Have you ever wondered what it would be like to have your own personal yoga practice?
Yoga is in and, because it is so popular these days, a host of podcasts, phone apps, YouTube videos, articles, books and DVDs, as well as a multitude of studio classes, and more (there is even a brewery venue for a yoga and beer class) have sprung up for giving one ample opportunity to give this eclectic form of mind/body exercise a go.
Perhaps you have tried one of of the above listed ways of experiencing this unifying ancient art form and have gotten hooked. Now, you want to go a bit deeper by practicing on your own at home, but your not sure how to get started.
Or, maybe you have never tried yoga and don’t know that much about it, but have heard how good it is for balancing body, mind and soul. Your curiosity is piqued, but you don’t know which class to attend (never mind that you are a bit timid about showing up for the first time), book to read, DVD to purchase or just where to begin.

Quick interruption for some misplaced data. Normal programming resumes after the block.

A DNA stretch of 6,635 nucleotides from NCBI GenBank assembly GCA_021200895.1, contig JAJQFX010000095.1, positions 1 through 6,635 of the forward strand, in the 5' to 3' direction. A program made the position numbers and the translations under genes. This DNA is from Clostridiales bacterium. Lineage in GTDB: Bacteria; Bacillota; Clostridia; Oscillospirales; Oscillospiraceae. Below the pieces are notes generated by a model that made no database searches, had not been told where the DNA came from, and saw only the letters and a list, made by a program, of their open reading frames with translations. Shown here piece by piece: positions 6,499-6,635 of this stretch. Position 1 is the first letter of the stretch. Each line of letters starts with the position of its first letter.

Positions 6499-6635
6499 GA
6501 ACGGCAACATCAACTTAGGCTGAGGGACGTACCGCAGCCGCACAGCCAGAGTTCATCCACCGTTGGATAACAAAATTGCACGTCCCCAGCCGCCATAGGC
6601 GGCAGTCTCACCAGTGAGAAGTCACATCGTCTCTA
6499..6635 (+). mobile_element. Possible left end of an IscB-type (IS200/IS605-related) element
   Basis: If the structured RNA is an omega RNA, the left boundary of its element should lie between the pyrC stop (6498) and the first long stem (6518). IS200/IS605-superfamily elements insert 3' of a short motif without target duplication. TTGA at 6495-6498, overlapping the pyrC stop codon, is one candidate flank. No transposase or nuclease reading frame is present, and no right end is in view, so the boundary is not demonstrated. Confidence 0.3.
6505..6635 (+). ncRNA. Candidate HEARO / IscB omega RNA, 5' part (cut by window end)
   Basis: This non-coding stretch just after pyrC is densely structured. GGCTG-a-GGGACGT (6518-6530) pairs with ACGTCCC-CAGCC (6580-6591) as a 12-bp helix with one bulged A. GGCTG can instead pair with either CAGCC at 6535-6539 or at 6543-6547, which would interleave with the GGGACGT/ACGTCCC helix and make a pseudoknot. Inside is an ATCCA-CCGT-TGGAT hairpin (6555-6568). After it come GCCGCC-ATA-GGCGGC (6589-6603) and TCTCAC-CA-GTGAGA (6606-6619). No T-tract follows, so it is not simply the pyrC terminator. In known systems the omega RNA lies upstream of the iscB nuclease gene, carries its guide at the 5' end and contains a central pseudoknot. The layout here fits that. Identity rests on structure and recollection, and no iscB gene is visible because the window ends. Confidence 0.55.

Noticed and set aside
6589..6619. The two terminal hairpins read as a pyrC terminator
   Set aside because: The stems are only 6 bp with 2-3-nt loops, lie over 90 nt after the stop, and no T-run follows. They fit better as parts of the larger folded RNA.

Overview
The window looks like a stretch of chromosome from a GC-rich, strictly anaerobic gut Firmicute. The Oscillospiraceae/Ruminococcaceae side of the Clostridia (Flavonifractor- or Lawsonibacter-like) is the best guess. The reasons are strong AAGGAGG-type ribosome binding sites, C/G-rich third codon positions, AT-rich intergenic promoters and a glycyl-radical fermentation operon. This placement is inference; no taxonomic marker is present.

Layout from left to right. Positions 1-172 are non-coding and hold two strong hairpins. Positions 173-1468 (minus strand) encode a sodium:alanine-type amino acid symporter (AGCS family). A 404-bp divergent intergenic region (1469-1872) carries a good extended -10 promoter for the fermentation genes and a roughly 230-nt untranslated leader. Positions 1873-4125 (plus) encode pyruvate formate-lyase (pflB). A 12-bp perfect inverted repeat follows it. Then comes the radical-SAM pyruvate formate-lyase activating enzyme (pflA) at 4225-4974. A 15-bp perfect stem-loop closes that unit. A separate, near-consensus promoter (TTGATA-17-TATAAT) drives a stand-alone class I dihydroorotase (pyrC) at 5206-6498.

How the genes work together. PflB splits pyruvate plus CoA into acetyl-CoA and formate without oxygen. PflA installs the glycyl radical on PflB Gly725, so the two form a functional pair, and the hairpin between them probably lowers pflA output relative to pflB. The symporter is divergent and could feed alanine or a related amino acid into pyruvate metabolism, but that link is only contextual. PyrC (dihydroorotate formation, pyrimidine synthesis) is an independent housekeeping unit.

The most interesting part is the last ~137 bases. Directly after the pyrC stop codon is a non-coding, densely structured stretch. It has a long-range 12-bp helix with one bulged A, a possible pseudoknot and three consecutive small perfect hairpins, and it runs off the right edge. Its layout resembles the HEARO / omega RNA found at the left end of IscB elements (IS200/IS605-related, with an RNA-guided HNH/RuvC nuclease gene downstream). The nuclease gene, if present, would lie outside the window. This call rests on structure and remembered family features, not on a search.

Well, fear not. You can begin a personal yoga practice with a little desire, some motivation, and a smattering of yoga know how.
This blog is a very general and simple step by step guide to help you start a short daily home yoga practice. It is not intended to take the place of formal instruction by a qualified teacher nor does it take into account any injuries or preclusions to practice that you may have. However, if you pay attention as you practice making sure not to do anything that creates an inability to take a full deep breath in and let it go or brings on pain, you should be fine. Mindfulness or choosing to pay attention in a particular way on purpose without too much judgement or drama is the best way to start and maintain any yoga practice.
So, let’s get started.
Firstly, there is a formal daily home practice that consists of postures, breathing, concentration, and relaxation techniques. Secondly, there is an informal daily practice that encourages you to take your practice off of the mat and out into the world, aka… all the rest of the time!